Friday, October 16, 2009

Corn, Cabbage, Goats and the Post

Life in Romania is never dull, but what it is, is extremely busy. This being the time of year when the crops are "got in" I have been busy selling corn.
Actually, I haven't. I've been discussing the politics, economics and spiritual dimensions of selling corn - with a broad-brush occasional mention of the price, which would appear to be very good.
There is a move NOT to sell the corn but to hoard it and sell for more later, but as this is our first year we probably ought to just sell and work out how it has done, which at least would give us a benchmark for future years.
Various odd bits of land have been discussed and the goats are being readied to be mated and then produce more goats, which should mean that next year we can sell some.
The sheep exist - somewhere. I just can't get them to stand still long enough to know whether I have lots - or not. Noone seems too bothered either way.
Overall, though, I would say things have turned out pretty well this year and now the weather has turned sharply colder ( there was a flurry of snow today) people will be much more ready to discuss selling land.
This is the weekend of the cabbage festival, which is being led by one of the most famous priest/singers in Romania. People will be flocking to hear him from tens of miles away, all coming to Mosna, and the police have already put in place road blocks to direct incomers to suitable parking places. We locals have pre-ordained specific parking spots. The Senators and Deputies, nearest, then the other Mayors, then Councillors and so on. Our spot is immediately behind the stand,beside our Mayor and in front of the rest, and I have to eat the first plate of new season's cabbage salad, and say "Pofta Buna!" roughly translated as "eat well".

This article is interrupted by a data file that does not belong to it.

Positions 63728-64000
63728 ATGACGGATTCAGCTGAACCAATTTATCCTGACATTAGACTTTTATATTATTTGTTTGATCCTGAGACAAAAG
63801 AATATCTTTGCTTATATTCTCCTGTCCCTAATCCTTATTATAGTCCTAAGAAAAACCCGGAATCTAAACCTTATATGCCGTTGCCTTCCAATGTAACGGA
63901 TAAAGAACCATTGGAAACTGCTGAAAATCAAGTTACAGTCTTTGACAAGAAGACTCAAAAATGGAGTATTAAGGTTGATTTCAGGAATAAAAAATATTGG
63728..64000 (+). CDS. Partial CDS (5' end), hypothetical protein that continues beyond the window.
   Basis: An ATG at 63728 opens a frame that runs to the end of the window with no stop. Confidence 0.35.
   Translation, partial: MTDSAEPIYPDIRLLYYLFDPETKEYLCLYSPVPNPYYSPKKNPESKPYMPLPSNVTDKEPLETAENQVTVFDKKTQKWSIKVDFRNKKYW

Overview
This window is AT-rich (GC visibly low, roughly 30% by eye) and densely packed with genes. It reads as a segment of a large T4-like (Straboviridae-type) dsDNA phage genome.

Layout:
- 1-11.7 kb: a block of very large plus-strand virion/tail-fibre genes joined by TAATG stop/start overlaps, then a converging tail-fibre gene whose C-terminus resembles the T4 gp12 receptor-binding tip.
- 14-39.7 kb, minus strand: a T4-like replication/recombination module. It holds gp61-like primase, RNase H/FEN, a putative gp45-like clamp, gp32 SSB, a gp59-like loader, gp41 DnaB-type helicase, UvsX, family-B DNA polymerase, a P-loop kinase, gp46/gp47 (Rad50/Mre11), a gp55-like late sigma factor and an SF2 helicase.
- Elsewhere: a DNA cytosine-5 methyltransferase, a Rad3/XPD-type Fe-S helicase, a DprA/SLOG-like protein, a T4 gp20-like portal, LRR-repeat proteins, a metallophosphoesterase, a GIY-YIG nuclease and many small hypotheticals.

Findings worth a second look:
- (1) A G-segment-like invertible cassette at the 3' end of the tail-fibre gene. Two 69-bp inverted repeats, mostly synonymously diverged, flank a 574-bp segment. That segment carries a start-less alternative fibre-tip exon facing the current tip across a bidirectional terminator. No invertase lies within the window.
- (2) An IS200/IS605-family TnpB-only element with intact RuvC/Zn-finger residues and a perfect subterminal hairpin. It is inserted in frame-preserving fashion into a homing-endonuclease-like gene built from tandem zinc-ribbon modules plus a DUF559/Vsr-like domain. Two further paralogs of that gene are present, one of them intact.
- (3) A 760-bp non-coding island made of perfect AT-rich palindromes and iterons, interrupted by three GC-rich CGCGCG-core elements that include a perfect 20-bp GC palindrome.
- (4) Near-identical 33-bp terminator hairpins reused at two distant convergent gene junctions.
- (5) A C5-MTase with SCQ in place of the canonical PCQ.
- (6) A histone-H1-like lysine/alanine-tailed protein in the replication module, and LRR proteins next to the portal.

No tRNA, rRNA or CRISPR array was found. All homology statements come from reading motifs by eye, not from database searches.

There is, of course, to be a celebratory lunch which I am looking forward to, except for the fact that our accountant ( who works FOR the Tax Office) has intimated she would like to visit the Festival. She will have to come to the lunch as well.
I've been intrigued with the potential postal strike in the UK. Anything more sure to kill off the Post Office in anything like it's existing form would be hard to imagine, but hey, maybe we'll all be better off.
Romania has a different attitude to this.
I noticed a very smart new yellow box outside a paper shop the other day, but was astonished to see it had disappeared by the time 9pm came round.
Fascinated, I discovered it had returned the next morning, and nothing would do but I should ask about it.
Very sensibly, instead of having expensive buildings, post boxes and the like, Romania now has a system of post boxes which are issued to suitable shops to put in the street. They do have to be chained down ( everything here is) and taken in at night to avoid damage or vandalism, but the expansion in the mail services has been astronomic.
Maybe our own PO should try increasing collections and deliveries rather than cutting them down in order to raise the throughput.
But then, increasing business is not something we Brits regard as quite the done thing nowadays.

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